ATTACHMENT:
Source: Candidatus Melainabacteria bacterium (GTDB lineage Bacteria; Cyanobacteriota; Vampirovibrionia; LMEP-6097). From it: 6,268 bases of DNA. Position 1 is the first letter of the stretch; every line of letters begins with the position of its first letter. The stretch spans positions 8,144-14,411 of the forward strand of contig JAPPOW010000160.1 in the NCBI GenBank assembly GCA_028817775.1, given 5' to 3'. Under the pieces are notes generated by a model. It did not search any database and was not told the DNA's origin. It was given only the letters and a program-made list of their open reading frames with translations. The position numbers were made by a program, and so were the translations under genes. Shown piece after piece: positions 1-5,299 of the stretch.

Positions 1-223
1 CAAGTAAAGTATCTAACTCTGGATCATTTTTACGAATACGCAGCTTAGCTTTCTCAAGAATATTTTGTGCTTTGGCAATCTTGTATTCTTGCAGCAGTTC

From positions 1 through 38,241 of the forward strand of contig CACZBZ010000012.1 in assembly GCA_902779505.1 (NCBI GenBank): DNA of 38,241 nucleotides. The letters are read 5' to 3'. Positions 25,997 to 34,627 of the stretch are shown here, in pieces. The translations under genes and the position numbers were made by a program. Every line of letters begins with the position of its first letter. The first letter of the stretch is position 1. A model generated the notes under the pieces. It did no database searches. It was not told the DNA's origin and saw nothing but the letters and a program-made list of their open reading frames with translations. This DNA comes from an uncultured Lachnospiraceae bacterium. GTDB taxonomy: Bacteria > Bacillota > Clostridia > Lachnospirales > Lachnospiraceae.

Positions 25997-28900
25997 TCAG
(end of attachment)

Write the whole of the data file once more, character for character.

Source: Candidatus Melainabacteria bacterium (GTDB lineage Bacteria; Cyanobacteriota; Vampirovibrionia; LMEP-6097). From it: 6,268 bases of DNA. Position 1 is the first letter of the stretch; every line of letters begins with the position of its first letter. The stretch spans positions 8,144-14,411 of the forward strand of contig JAPPOW010000160.1 in the NCBI GenBank assembly GCA_028817775.1, given 5' to 3'. Under the pieces are notes generated by a model. It did not search any database and was not told the DNA's origin. It was given only the letters and a program-made list of their open reading frames with translations. The position numbers were made by a program, and so were the translations under genes. Shown piece after piece: positions 1-5,299 of the stretch.

Positions 1-223
1 CAAGTAAAGTATCTAACTCTGGATCATTTTTACGAATACGCAGCTTAGCTTTCTCAAGAATATTTTGTGCTTTGGCAATCTTGTATTCTTGCAGCAGTTC

From positions 1 through 38,241 of the forward strand of contig CACZBZ010000012.1 in assembly GCA_902779505.1 (NCBI GenBank): DNA of 38,241 nucleotides. The letters are read 5' to 3'. Positions 25,997 to 34,627 of the stretch are shown here, in pieces. The translations under genes and the position numbers were made by a program. Every line of letters begins with the position of its first letter. The first letter of the stretch is position 1. A model generated the notes under the pieces. It did no database searches. It was not told the DNA's origin and saw nothing but the letters and a program-made list of their open reading frames with translations. This DNA comes from an uncultured Lachnospiraceae bacterium. GTDB taxonomy: Bacteria > Bacillota > Clostridia > Lachnospirales > Lachnospiraceae.

Positions 25997-28900
25997 TCAG